Envy was my inconstant companion for many years, and I kind of miss him now that he's gone. He directed my attention to writers who won bigger prizes or sold more or published in more prestigious places. He didn't accept my excuses for being less famous, less well-reviewed etc. And really, my excuses didn't convince even me. I think envy was useful at an earlier stage of my writing, because it made me try harder — and maybe fail better. But it also distorted my vision and corrupted my goals. It made me think that selling and gathering rave reviews were the measure of writing quality. Then one day, or maybe gradually over many days or weeks, while I was working on a particularly difficult nonfiction book, I dismissed Envy. I think it was because of the difficulty of writing that book, and my determination not to distort what I had to say to please an imaginary audience. Because it was a book that talked about people I cared about, and also about me and how I related to them, and that had to be honest even if it was not popular.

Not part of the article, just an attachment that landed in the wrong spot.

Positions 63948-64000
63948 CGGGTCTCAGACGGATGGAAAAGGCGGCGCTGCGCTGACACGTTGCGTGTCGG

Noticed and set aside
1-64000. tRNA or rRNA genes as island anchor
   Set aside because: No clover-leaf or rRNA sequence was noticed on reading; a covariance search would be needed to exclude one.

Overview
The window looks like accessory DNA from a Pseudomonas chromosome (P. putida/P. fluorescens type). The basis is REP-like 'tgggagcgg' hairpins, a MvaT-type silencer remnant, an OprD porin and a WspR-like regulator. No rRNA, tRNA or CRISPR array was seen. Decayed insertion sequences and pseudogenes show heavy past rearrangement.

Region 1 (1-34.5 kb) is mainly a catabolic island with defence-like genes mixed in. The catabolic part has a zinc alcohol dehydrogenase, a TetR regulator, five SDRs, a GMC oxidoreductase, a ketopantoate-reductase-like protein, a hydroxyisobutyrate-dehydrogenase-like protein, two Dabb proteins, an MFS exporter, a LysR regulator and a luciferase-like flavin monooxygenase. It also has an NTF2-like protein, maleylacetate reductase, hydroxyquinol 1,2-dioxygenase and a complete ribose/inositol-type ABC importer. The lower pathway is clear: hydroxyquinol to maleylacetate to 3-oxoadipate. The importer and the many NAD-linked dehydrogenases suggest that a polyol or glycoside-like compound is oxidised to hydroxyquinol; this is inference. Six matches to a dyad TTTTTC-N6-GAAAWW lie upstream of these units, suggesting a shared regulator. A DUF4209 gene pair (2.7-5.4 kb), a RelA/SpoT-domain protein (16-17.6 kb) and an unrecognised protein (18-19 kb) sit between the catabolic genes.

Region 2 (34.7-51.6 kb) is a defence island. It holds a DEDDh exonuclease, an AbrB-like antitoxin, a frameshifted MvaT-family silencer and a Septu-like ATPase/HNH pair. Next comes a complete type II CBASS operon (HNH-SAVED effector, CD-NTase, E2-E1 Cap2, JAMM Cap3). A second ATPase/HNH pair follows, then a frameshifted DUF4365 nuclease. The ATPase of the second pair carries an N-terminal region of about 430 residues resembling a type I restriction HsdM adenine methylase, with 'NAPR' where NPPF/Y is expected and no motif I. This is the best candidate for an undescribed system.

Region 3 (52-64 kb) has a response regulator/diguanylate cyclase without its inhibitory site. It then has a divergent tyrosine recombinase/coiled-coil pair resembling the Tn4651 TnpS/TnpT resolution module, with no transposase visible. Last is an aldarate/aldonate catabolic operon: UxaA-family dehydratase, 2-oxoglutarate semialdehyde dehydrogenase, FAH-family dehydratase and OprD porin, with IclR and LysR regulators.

That book was Hispanic Nation. It was quite unlike other books being written about or for Latinos in the U.S., with a premise — or perhaps I should say hypothesis — that most academics in the field found unacceptable, even threatening to their specific areas of expertise: that the many people of different Hispanic backgrounds (Puerto Ricans, Mexicans, Mexican-Americans, Cubans, Dominicans, and all the others) were, consciously and unconsciously, constructing links to create one big Hispanic nation in the U.S., a huge solidarity group supporting and consuming nationwide TV stations, scores or hundreds of businesses, and political candidates who understood their needs. I managed to get it published in 1996, and it is still in print, now in its 4th printing, so it seems to have succeeded in speaking to some people.
Now I see my writing career differently. I now think that selling and critical praise are good not for themselves but as confirmation that the writing has reached into the feelings and consciousness of readers. Giving up envy was a great release. I accepted that my principal goals were not to make money and/or create a huge fan club, great as those things may be. My main goal is to tell my truth, as well as I can so that you too, someone outside my experience, can feel it also.
Causes Geoffrey Fox Supports
Amnesty International, Médecins Sans Frontières